Taiwan to hold same-sex marriage referendum

Taiwan will hold a referendum on same-sex marriage, it has been announced.

The referendum, set to be held on November 24, will decide the country’s approach to same-sex unions in the wake of a landmark court ruling.

In May 2017, Taiwan’s constitutional court ruled that gay couples must have the right to marry, giving politicians two years to introduce the reform through the legislature before the right to marry automatically comes into effect.

However, the referendum announced by the Central Election Commission seeks to throw a roadblock in the way of reforms by creating a new segregated form of legal union for same-sex couples, and reserving the existing marriage law for “a man and a woman.”

It comes after months of pressure from anti-LGBT groups, who amassed hundreds of thousands of signatures opposing the direct introduction of same-sex marriage through the Civil Code.

Anti-gay marriage protesters display the number of anti-gay marriage petition signatures outside Taiwan’s Central Election Commission in Taipei on August 28, 2018. (SAM YEH/AFP/Getty)

The referendum proposal has been met with concern from LGBT+ activists, who fear that couples could end up with a “discriminatory” form of union rather than the right to marry.

Jennifer Lu, coordinator of Marriage Equality Coalition Taiwan, told Reuters: “As Taiwanese, we feel sorry but we don’t have time and room for disappointment.”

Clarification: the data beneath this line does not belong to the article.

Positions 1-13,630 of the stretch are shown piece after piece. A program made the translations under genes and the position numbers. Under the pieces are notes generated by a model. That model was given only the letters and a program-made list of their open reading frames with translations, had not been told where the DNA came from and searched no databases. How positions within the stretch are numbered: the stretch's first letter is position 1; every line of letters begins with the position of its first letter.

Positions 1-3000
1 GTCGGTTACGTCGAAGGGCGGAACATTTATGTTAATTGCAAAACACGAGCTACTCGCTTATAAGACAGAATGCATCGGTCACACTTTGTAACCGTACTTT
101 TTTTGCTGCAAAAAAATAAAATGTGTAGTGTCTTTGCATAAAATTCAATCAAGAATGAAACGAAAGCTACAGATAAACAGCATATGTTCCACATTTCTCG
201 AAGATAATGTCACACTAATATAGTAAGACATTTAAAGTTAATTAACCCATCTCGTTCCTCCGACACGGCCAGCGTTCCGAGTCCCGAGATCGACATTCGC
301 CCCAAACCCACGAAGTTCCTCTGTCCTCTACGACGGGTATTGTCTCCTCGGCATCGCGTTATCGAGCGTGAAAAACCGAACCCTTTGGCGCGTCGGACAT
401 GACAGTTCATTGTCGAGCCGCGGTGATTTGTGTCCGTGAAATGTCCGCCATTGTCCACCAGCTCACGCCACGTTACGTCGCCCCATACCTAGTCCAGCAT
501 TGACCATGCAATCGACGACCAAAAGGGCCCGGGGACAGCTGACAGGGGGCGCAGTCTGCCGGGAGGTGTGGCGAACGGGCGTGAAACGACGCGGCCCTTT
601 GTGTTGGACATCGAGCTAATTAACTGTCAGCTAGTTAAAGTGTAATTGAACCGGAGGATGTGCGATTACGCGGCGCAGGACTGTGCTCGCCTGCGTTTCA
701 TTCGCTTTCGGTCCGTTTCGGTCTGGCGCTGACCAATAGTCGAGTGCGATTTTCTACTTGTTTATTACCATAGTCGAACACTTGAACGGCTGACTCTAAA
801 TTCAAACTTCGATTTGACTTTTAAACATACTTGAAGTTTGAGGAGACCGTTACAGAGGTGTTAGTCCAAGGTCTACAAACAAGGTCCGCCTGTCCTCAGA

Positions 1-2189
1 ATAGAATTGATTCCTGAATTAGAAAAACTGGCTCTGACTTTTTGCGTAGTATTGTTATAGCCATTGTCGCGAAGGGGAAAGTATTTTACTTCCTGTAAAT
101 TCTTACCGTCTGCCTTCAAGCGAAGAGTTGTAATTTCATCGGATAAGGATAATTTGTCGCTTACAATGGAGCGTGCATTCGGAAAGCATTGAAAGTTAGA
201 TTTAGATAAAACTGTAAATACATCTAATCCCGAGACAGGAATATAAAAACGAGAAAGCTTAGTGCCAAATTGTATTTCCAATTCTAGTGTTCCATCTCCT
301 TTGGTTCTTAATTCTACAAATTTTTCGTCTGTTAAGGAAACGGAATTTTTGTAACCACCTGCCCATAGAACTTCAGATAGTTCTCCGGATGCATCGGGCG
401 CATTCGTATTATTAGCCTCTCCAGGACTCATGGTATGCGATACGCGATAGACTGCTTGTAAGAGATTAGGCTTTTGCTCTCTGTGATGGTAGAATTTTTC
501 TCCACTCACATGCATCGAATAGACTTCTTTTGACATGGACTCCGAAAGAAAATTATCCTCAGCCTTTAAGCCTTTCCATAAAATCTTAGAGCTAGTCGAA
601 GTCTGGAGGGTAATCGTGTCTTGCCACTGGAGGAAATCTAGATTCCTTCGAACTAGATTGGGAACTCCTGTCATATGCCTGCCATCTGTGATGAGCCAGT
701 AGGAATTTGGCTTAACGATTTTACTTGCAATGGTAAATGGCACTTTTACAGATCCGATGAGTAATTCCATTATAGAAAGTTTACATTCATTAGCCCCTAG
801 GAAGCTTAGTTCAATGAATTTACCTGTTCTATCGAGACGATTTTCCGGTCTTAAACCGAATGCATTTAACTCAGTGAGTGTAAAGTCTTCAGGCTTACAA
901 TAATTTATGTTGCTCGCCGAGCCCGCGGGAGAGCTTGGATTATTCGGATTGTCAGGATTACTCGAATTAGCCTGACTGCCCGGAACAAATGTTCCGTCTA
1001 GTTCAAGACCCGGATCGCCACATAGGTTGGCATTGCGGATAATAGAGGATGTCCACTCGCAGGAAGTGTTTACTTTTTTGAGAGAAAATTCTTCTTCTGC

The campaign against equal marriage was led by the Coalition for the Happiness of Our Next Generation, which has stirred anti-LGBT sentiment in the country.

Their proposed referendum would “strictly define [marriage] as between a man and a woman.”

The Taipei Times reports that a separate question mooted by the group seeks to ban mentions of homosexuality in schools.

The group claims the issues “entirely affect Taiwan’s moral principles and family values.”

LGBT+ activests protest outside the parliament in Taipei on May 24, 2017 ( SAM YEH/AFP/Getty)

The country has until May 2019 to settle the issue.

Taiwan’s Premier Lai Ching-te said previously: “We will seek the greatest consensus of society in the most active way.

“I support the idea that people who love each other should have the right to be together.”

However, equal marriage bills have failed to gain traction in the legislature, despite the looming court deadline.

LGBT+ activists hoped that Taiwan would become the first country in Asia to introduce same-sex marriage.

A supporter of same-sex rights holds a sign during a gay pride parade in Taipei on October 28, 2017. (SAM YEH/AFP/Getty)

The court case that sparked the court ruling was brought by LGBT+ rights campaigner Chi Chia-wei.

The long-serving gay activist attempted registering his marriage to his male partner in 2013, but was rejected.

The activist filed a legal challenge, bringing the case all the way to the constitutional court, which ultimately ruled in his favour.